Doughty Street, WC1N

Road in/near Bloomsbury, existing between the 1790s and now.

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(51.52348 -0.11648, 51.523 -0.116) 
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Road · * · WC1N ·
JANUARY
29
2022
Doughty Street is a broad tree-lined street in the Holborn district.

The southern part is a continuation of John Street, off Theobalds Road. The northern part crosses Guilford Street and terminates in Mecklenburgh Square.

Once known as Upper John Street, this thoroughfare runs from Mecklenburgh Square to Henry Street. It was developed over thirty years beginning in 1792 by Henry Doughty of Bedford Row when the Foundling Hospital extended Guilford Street east over his land. Doughty Street now consists of (mainly grade II listed) Georgian houses which were built between 1790 and the 1840s. Many of the houses have been converted into legal offices though in the last few years, many have been converted back to family homes.

In the nineteenth century, Doughty Street was an exclusively residential and had portered gates at either end to restrict entry.

One notable resident was Charles Dickens. On 25 March 1837, Dickens moved with his family into number 48 on which he had a three-year lease at £80 a year.

He remained here until December 1839 and wrote Oliver Twist in the house. In 1925, the Dickens Fellowship acquired his former house at No. 48, saving it from demolition and opening it as a museum. Other buildings were destroyed in the Second World War but reconstructed resembling their original style. With its gates and distinguished residents, Upper John Street remained an elegant enclave through changing times.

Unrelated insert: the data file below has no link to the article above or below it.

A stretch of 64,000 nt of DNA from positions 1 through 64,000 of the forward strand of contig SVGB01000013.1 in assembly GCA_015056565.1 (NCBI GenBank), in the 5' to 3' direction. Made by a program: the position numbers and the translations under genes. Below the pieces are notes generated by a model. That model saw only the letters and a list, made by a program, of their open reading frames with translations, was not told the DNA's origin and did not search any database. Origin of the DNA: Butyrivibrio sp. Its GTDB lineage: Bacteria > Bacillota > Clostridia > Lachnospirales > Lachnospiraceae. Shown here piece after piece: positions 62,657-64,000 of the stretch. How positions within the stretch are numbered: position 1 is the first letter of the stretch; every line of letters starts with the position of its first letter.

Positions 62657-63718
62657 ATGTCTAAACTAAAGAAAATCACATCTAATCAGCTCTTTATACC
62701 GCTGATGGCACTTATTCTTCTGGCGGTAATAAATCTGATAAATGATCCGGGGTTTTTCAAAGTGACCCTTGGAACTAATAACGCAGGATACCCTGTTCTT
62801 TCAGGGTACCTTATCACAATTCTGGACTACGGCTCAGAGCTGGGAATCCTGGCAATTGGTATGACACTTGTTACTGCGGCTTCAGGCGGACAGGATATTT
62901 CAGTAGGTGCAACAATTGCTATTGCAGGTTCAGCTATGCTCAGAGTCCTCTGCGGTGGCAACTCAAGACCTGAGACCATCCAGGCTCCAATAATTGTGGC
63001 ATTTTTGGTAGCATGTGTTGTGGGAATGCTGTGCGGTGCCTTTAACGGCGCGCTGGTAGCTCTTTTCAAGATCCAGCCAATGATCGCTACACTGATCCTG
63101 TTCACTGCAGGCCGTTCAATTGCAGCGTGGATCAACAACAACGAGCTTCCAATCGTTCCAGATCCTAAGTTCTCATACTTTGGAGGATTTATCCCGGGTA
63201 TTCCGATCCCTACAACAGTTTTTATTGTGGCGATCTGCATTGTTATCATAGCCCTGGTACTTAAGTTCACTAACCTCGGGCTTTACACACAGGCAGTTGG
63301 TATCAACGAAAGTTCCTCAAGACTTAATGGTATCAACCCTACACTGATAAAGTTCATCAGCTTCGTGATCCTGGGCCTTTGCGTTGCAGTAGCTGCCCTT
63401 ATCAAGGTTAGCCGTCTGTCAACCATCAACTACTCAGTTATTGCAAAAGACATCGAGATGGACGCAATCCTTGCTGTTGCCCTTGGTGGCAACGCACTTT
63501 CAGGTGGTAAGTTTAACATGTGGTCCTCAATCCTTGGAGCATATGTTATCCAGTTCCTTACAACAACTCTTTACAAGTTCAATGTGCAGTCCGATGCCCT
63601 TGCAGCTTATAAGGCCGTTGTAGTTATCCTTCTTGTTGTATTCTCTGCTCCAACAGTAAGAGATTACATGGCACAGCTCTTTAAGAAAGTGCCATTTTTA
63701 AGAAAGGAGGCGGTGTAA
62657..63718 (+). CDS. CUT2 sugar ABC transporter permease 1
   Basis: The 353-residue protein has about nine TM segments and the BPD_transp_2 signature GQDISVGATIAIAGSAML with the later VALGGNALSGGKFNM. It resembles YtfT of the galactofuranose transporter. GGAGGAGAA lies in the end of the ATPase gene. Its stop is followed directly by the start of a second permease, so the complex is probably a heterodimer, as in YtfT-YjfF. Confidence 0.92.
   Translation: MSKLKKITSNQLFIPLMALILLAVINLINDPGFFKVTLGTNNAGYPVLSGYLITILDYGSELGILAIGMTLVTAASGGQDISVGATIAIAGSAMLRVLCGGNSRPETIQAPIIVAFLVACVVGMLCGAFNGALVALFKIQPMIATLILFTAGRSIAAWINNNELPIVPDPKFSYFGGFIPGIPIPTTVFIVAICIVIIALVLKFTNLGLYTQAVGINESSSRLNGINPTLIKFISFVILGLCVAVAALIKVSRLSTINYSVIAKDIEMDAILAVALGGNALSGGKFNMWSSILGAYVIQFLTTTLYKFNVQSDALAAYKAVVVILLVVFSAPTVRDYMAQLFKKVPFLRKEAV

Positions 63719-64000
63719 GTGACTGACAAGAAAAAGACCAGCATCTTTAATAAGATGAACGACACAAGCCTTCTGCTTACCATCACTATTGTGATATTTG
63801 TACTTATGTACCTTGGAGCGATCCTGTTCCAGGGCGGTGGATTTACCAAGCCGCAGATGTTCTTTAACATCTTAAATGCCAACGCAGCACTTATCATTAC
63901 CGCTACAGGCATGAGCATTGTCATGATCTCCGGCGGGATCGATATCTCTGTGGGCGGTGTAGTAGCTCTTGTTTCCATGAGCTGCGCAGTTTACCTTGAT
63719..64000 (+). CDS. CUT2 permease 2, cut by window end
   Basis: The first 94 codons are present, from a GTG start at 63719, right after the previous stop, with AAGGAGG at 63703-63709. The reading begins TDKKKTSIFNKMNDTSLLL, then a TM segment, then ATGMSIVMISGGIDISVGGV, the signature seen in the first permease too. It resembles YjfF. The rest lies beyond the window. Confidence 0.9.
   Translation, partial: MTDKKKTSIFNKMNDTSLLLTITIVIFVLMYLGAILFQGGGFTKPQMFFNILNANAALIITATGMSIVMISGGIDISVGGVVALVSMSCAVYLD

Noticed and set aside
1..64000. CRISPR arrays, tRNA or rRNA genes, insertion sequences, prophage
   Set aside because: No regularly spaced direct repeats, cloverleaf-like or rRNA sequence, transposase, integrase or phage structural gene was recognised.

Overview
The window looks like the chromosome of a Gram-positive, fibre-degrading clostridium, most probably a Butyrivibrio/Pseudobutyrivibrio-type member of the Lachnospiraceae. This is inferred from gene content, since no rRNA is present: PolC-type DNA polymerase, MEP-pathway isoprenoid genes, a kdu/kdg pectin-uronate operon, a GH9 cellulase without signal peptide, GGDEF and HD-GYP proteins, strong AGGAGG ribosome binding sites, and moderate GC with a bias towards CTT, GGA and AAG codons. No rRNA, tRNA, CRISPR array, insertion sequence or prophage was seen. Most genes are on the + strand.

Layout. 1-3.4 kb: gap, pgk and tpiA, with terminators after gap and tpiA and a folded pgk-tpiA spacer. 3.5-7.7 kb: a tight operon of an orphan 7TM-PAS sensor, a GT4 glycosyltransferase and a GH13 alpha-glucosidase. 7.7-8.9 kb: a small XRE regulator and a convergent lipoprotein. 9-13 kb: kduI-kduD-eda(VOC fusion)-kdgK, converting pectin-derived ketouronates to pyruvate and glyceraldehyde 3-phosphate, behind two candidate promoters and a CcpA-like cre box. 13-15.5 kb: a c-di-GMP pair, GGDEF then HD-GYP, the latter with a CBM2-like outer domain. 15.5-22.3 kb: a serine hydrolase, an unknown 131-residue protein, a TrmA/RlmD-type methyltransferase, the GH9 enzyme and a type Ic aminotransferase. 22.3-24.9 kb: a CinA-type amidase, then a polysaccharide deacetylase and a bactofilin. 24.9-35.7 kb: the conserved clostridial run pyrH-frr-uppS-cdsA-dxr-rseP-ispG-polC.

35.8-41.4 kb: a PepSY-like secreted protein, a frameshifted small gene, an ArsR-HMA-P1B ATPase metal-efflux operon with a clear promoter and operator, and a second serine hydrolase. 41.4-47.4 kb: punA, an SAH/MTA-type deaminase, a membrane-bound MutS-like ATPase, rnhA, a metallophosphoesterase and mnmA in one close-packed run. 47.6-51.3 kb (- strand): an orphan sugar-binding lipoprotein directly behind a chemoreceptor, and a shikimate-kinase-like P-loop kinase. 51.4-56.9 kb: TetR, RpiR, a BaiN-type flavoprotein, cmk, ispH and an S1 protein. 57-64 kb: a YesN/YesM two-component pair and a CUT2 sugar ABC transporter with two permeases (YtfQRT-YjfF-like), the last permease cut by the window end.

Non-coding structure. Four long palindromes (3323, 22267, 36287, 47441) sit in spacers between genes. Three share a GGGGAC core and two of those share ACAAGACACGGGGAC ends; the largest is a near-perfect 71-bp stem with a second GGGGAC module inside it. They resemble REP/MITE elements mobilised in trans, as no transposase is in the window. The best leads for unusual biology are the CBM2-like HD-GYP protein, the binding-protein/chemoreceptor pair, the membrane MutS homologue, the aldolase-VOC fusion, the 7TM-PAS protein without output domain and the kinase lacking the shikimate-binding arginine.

Other notable residents included clergyman and editor Josiah Pratt at No. 22 from 1797; chemist Edward Charles Howard, who discovered mercury fulminate around 1799-1802 at his laboratory at No. 6; witty author Sydney Smith at No. 8/14 from 1803; architect William Brooks, whose son Charles was born at No. 52 in 1816 and became Punch editor; Alfred Ainger, architect of the first University College Hospital, whose son Alfred was born at No. 10 in 1837.

Other mid-century residents were builder Thomas Cubitt at No. 53 and Daily Telegraph founder J.M. Levy at No. 51. In 1869, poet Charlotte Mew was born at No. 30/10 where her father was an architect's assistant. No. 46 later housed health campaigner Edith Summerskill's childhood home.

The London Post Office Railway passes underneath the street, but is now disused.












Main source: Wikipedia
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CONTRIBUTIONS TO THE LOCALITY

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Comment
Wendy    
Added: 22 Mar 2024 15:33 GMT   

Polygon Buildings